Are you part of the generation that grew up watching “Sesame Street”? Do you wish the long-running PBS show had grown up with you? If you do, you’re ready for “Avenue Q,” the Tony Award-winning Broadway musical that opens Milwaukee’s Skylight Music Theatre’s 2012-13 season.
The flesh-and-fabric quasi-fantasy about the challenges faced by young adults in a fictional New York City neighborhood takes on some tough themes with the fun and freedom that only a human-and-puppet cast can have.
The Skylight performance, which runs Sept. 21-Oct. 14 at the Cabot Theatre in Milwaukee’s Broadway Theatre Center, is co-sponsored by the ACLU of Wisconsin, Cream City Foundation and the Wisconsin Gazette.
Despite the fact that 11 of the 15 cast members are puppets – or perhaps because of it – “Avenue Q” is able to tackle some very adult issues, and not in polite or politically correct ways. Subjects such as homosexuality, pornography, racism and the quintessentially German concept of schadenfreude – deriving pleasure from the misfortunes of others – thread their way through this narrative about a young college grad who realizes that real life is nothing like what he’d been promised. There is even simulated puppet sex, meaning this is not a show for children, says out New York director Donna Drake, who’s coming to town to direct the Skylight’s production. “If you can’t deal with a range of adult emotions, this show is not for you,” she says.
The musical, developed by Jeff Marx and Robert Lopez, co-creator of “The Book of Mormon,” focuses on Princeton (Ben Durocher), a recent college English grad who needs to find an apartment, a job and a life. Unfortunately, he can afford only seedy digs on Avenue Q, a neighborhood so far downtown that it doesn’t really exist, Drake says.
“Manhattan ends at Avenue C, and after that everything is in the river,” she says.
Princeton’s new neighbors are a blend of people and puppets, and one of the show’s opening numbers – “It Sucks to Be Me” – is an argument about which character’s life is the most pathetic. Through the narrative, however, both Princeton and the audience members learn what it’s like to function as part of the extended family that a neighborhood can often become.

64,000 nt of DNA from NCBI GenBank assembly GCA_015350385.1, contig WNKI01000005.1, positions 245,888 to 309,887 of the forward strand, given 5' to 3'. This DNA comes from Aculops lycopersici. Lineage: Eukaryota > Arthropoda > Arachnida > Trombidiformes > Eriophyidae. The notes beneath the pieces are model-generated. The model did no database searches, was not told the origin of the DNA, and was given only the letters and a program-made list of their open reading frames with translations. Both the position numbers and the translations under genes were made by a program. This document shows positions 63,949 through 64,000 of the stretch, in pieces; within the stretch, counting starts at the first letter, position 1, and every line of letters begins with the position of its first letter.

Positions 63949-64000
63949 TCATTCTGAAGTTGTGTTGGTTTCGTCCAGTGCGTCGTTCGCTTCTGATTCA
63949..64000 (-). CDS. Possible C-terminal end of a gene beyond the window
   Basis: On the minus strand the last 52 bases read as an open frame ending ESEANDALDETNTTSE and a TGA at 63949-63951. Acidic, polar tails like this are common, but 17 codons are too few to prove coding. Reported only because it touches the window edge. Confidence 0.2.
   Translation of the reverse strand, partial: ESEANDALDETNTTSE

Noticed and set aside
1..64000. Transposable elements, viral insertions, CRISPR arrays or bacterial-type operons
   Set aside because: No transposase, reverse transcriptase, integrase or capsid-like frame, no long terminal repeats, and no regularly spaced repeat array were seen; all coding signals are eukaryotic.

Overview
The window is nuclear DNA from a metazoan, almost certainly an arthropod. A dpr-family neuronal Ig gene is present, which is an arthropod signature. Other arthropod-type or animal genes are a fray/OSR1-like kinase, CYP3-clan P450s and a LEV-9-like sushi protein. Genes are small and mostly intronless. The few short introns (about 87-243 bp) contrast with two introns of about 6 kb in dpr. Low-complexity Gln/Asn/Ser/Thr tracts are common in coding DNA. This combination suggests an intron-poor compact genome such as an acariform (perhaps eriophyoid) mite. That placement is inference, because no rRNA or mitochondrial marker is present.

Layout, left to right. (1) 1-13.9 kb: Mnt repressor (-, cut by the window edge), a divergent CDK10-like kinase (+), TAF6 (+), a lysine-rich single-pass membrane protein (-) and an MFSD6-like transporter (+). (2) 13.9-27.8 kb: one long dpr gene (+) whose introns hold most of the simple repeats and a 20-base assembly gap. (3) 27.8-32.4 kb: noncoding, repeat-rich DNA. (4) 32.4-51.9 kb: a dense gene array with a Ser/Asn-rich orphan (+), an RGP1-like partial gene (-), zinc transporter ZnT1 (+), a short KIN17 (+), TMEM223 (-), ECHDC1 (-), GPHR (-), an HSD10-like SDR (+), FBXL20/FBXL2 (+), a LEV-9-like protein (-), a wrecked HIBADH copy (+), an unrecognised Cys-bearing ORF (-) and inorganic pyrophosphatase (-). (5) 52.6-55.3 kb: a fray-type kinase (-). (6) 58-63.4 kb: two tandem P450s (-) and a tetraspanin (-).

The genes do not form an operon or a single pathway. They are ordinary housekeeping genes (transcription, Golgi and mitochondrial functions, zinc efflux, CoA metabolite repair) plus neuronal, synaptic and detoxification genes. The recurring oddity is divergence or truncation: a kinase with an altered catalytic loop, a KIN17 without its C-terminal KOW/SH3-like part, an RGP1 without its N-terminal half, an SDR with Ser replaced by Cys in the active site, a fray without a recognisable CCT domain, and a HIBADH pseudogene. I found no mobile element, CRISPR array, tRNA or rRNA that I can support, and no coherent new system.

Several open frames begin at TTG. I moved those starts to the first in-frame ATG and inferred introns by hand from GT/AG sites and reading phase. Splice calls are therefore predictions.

“This is about a neighborhood and all the wonderful people trying to get along with each other,” the director says. “If we weren’t so greedy and judgmental, real life might work better. The show offers gentle lessons that humans can learn from puppets.”
Members of the original Broadway cast, which included Rick Lyon and out actor and master puppeteer John Targtalia, earned their puppet chops as part of the “Sesame Street” cast. Lyon’s puppets, patterned after Jim Henson’s style of animated characters and used for the initial Broadway and subsequent runs, will be put to work once again in Milwaukee.
Tartaglia, a friend of director Drake, spent a week in town in late August to train local puppet actors how to properly handle their characters. “It is real difficult to become a master puppeteer,” Drake says. “It’s one of the most difficult things in the world.
The actors animating and speaking for the puppets are always visible and interacting with the human actors. The actors have to respond not to their live-action counterparts, but to the individual puppets they are manipulating.
The actors essentially mirror what their puppets say and do, with exception of the puppet sex scenes.
The fabric characters end at the waist, meaning some aspects of intercourse have to be imagined. But then “Avenue Q” as a whole requires an above-average suspension of disbelief, which is central to the show’s success, Drake says.
“With other shows you get into the heaviness of issues, but that’s not possible with ‘Avenue Q.’ The show runs the gamut of emotions, and you may cry a little, but mostly you’ll laugh. We poke fun at everybody and especially ourselves,” she adds.
Although a touring production brought “Avenue Q” to the Marcus Center for the Performing Arts a few years ago, the Skylight’s upcoming version is the first local professional production of the work. It’s a show Milwaukee is ready for, according to Bill Theisen, the Skylight’s artistic director.
“I had the great fortune to see the show early in its Broadway run, and I was enthralled from start to finish,” Theisen says. “It’s definitely out there, but its core has such heart that it is relatable to everyone.”
Theisen knows that the adult themes and profanity may offend some audience members, but he says that’s true of some aspect of every show the Skylight produces. Audiences have come to respect the theater’s choices, and Theisen believes they will embrace the show for what it is.
“I do think Milwaukee is ready for it,” he says. “It is a parody and so darn funny, but it comes from a place of honesty and warmth and the show will find its following.”
Sept. 21 – Oct. 14
“The Sound of Music”
Nov. 16 – Dec. 23
“Here’s Howdy Do
– The Mischievous
World of Gilbert &
Dec. 31 – Jan. 13
“Edith Piaf Onstage”
Jan. 24 – Feb. 10
“Pump Boys and
March 8 – 24
“Sing Me a Story”
May 3 – 19
For more, visit skylightmusictheatre.org.